Julie Howell remembers working 17 to 19 hours a day during last year’s Super Bowl week, leaving the JW Marriott Indianapolis each night exhausted, but walking outside to see a sight that refueled her energy.
“As soon as I went outside to walk to my parking spot, I would see people lined up across the street of the hotel taking photos of the Lombardi trophy on the side of the building,” said Howell, administrative sales and marketing manager. “It just made you excited that everyone was looking at your hotel from all over the world. It made you excited to come back the next day.”
This year’s Super Bowl will be a little different for the hotel because New Orleans will host the game and its festivities. But last year when the New York Giants played against the New England Patriots, Indianapolis was abuzz with Hoosier Hospitality as the city played host to the event for the first time.
But the associates of the hotel weren’t the only ones who had prepped for the big week. Amy McNeely, a senior event manager, remembers a Lego sculpture made by someone in Indiana for display in the hotel that took more than three years and more than 25,000 Legos to complete.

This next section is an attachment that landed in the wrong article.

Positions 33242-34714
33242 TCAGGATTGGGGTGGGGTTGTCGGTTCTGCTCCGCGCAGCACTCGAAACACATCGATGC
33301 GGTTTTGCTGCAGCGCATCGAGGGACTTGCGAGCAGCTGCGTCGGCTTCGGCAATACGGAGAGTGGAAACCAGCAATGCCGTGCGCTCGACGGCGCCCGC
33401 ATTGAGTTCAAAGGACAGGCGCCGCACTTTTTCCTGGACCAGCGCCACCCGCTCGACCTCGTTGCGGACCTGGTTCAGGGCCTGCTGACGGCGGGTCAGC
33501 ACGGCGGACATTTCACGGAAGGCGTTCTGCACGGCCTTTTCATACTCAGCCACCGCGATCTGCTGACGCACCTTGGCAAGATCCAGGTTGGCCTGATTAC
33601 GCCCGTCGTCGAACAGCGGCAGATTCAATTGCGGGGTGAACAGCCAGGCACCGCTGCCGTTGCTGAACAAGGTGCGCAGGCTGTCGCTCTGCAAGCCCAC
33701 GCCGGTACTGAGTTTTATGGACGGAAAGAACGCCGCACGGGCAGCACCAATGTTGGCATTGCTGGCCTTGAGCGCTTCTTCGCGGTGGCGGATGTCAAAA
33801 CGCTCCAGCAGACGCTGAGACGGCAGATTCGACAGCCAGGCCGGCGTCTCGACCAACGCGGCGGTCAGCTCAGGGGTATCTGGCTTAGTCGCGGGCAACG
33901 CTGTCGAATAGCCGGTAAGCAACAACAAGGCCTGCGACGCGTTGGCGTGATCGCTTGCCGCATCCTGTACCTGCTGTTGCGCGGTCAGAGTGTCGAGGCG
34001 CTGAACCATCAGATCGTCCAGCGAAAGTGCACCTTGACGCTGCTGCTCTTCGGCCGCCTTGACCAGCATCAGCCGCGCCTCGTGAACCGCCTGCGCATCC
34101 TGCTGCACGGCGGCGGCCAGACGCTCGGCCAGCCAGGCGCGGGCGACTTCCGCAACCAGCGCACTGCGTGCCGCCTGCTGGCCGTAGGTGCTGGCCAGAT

“It was put on display right outside the NFL Media Headquarters so that all the fans could appreciate it,” she said.
Calvin Carie was an event concierge during the Super Bowl and re
members escorting 150 VIPs down two floors and outside to three waiting busses, all the while blocking traffic so the group could get to Bankers Life Fieldhouse for a Pacers game the Satur
day night before the Super Bowl.
“It was all executed in under 10 minutes!” he said.
Some of the hotel’s special guests had some special requests. Michael Nickell, a maintenance supervisor at the hotel, remembers helping build a cooktop unit built by the hotel’s engineering department at the request of a celebrity guest. The cooktop was used in the celebrity’s suite to meet their dietary needs.
esides the giant Lombardi Trophy on the JW Marriott Indianapolis, was the incredibly warm wPerhaps the thing that people remember most about the Super Bowl, b
eather. Anne Dunlavy, the director of sales and marketing for the hotel, remember
s standing at the door of the hotel on Super Bowl Sunday, making sure only hotel guests were entering the hotel. While standing outside, she had a guest coming out in a long sleeve t-shirt and shorts to go for a run along the canal.
“I turned to the guest and said, ‘‘Can you believe that it is February in Indianapolis and you are wearing shorts to run outside?’ The guest responded, ‘I can’t even believe I packed them!’“